Moderated by Harsha Kotak, Founder of WOD & Projects Director at K2 Space Ltd, the panel explored the varied issues faced by women in the design industry throughout the recent decades and offered insights into the challenges, successes and the journeys that got them where they are today. This personal and intensely moving debate deeply touched the packed audience who appreciated hearing such engaging & fascinating work stories.
Design Guild Mark Award Presentation
After covering the Design Guild Mark on Design Insider this year we were excited to be invited to attend their awards presentation.
Presenting the awards was Tom Lloyd, Co-founder & Director of Pearson Lloyd and Master of the Faculty of Designers, who spoke about the impact of the pandemic and the uncertainty it has created:
‘2-3 years ago we were nibbling at the edge of change, now change is all around us as we’ve had to look at everything we do.’
Clerkenwell Design Week Workshops
I had a wonderful time at selection workshops during my visit to Clerkenwell. Workshops have always played a role in this event with an aim to educate and inspire designers, giving them an opportunity to be creative. Some of the workshops I attended welcomed designers as guests but several were primarily enjoyed by staff and press. Which workshops are Commercial Interior Designers particularly interested in attending or has the focus of Clerkenwell Design Week moved to far towards experience and too far from a product focus?
When scrolling through the comprehensive, and copious, event programme I was struck by how many workshops had a wellbeing theme with a particular focus on the benefits of sound and breath.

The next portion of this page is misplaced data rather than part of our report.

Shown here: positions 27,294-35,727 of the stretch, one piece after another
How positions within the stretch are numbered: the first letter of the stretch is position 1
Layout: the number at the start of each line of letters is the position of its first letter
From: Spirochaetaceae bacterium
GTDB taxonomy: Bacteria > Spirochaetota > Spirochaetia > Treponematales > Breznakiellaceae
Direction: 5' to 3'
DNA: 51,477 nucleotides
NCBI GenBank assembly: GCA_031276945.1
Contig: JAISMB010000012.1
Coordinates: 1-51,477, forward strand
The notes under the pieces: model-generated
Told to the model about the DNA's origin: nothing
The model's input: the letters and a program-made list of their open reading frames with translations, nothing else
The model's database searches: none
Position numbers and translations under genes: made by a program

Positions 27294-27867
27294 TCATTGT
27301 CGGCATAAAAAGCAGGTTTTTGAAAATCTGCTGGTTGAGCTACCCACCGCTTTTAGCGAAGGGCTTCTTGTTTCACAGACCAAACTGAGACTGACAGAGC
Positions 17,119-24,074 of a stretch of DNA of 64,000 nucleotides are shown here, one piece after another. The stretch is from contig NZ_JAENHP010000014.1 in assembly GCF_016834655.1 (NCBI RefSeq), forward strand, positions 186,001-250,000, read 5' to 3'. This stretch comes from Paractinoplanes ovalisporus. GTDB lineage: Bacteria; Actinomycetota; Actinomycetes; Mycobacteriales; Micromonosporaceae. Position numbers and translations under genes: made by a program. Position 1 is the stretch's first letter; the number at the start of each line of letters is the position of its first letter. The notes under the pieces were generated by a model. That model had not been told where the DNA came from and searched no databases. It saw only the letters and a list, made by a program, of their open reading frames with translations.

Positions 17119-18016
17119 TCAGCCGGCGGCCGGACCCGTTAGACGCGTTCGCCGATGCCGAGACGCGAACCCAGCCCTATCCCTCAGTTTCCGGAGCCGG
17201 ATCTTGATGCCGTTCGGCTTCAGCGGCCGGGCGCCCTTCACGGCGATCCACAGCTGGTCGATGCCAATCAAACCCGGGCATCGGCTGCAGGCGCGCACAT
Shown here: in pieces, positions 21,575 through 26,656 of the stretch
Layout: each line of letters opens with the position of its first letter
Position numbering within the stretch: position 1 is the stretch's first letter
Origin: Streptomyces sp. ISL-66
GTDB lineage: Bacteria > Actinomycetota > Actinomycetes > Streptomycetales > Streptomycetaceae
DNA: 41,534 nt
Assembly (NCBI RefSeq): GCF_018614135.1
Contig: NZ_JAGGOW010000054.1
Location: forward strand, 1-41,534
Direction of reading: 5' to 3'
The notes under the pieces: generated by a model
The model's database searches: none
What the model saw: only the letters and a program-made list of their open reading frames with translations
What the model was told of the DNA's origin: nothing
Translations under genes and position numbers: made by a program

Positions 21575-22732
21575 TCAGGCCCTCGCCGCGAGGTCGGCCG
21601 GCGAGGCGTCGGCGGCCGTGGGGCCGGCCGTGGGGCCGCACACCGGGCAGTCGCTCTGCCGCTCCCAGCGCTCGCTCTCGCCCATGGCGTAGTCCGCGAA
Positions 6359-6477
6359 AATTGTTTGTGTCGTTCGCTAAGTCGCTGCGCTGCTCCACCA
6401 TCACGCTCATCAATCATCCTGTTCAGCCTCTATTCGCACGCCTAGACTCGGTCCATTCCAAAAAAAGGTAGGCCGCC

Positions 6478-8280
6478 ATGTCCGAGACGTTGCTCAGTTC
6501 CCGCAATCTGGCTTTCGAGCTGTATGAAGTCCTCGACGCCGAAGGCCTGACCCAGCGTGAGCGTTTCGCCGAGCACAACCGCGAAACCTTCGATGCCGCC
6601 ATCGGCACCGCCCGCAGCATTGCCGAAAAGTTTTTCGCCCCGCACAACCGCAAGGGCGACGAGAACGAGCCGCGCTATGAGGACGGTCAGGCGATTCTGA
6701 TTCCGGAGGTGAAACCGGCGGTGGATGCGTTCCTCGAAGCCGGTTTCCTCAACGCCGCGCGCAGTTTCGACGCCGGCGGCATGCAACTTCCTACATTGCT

I joined two separate immersive sound classes, the first with Gong Stories hosted by Altro and the second by Mikk Healing hosted by Havwoods. Both gave a wonderful experience and provided a space to find relaxation during an extremely frantic week. Both flooring brands looked at the senses with their flooring solution providing the touch sense.
In the evening my colleague and I were treated to a gin workshop with Greenwich Gin hosted at KI House. The extremely informative class not only taught us something new, allowed to taste several different gins but also gave the founder the chance to explain the wonderful concept behind his lockdown-developed gin.
MDD invited guests to create a moodboard which includes the latest 2022 trends. A short presentation was followed by time to create a textured moodboard with guidance on colour palette and material selection.
My final workshop whilst in Clerkenwell was hosted by Hansgrohe where again we looked at the senses, this time the sense of smell was explored through apothecary candle making with the London Refinery. A glass of fizz and meringue treats made the session even more enjoyable!
My experience at Clerkenwell Design Week was thoroughly enjoyable and I could see many designers enjoying themselves in the showrooms, event spaces and at the parties. I know that designers will have left Clerkenwell having discovered products they have been searching for, gained knowledge from workshops and talks, and built relationships within their sector.
Since it’s launch Clerkenwell Design Week has grown considerably and not for the first year I was unable to see everything I had wished to during my two day visit. I would not have been able to cover everything even if I had been able to attend on the third day, is the event now too big?
The commercial interior, and product, sector has taken huge strides towards a sustainable future, many products featured above demonstrate the sectors commitment to improvement, but did this event represent the sectors sustainable ambitions? Although I recognise the immersive nature of the event, partially due to the event’s branded wayfinding, is there still a place for printed tickets, lanyards, heavy printed booklets and large scale wayfinding signage at events which represent our sector?
We would love to hear about what you enjoyed at this year’s Clerkenwell Design Week, tell us about anything that we should have included in our review? What did we miss!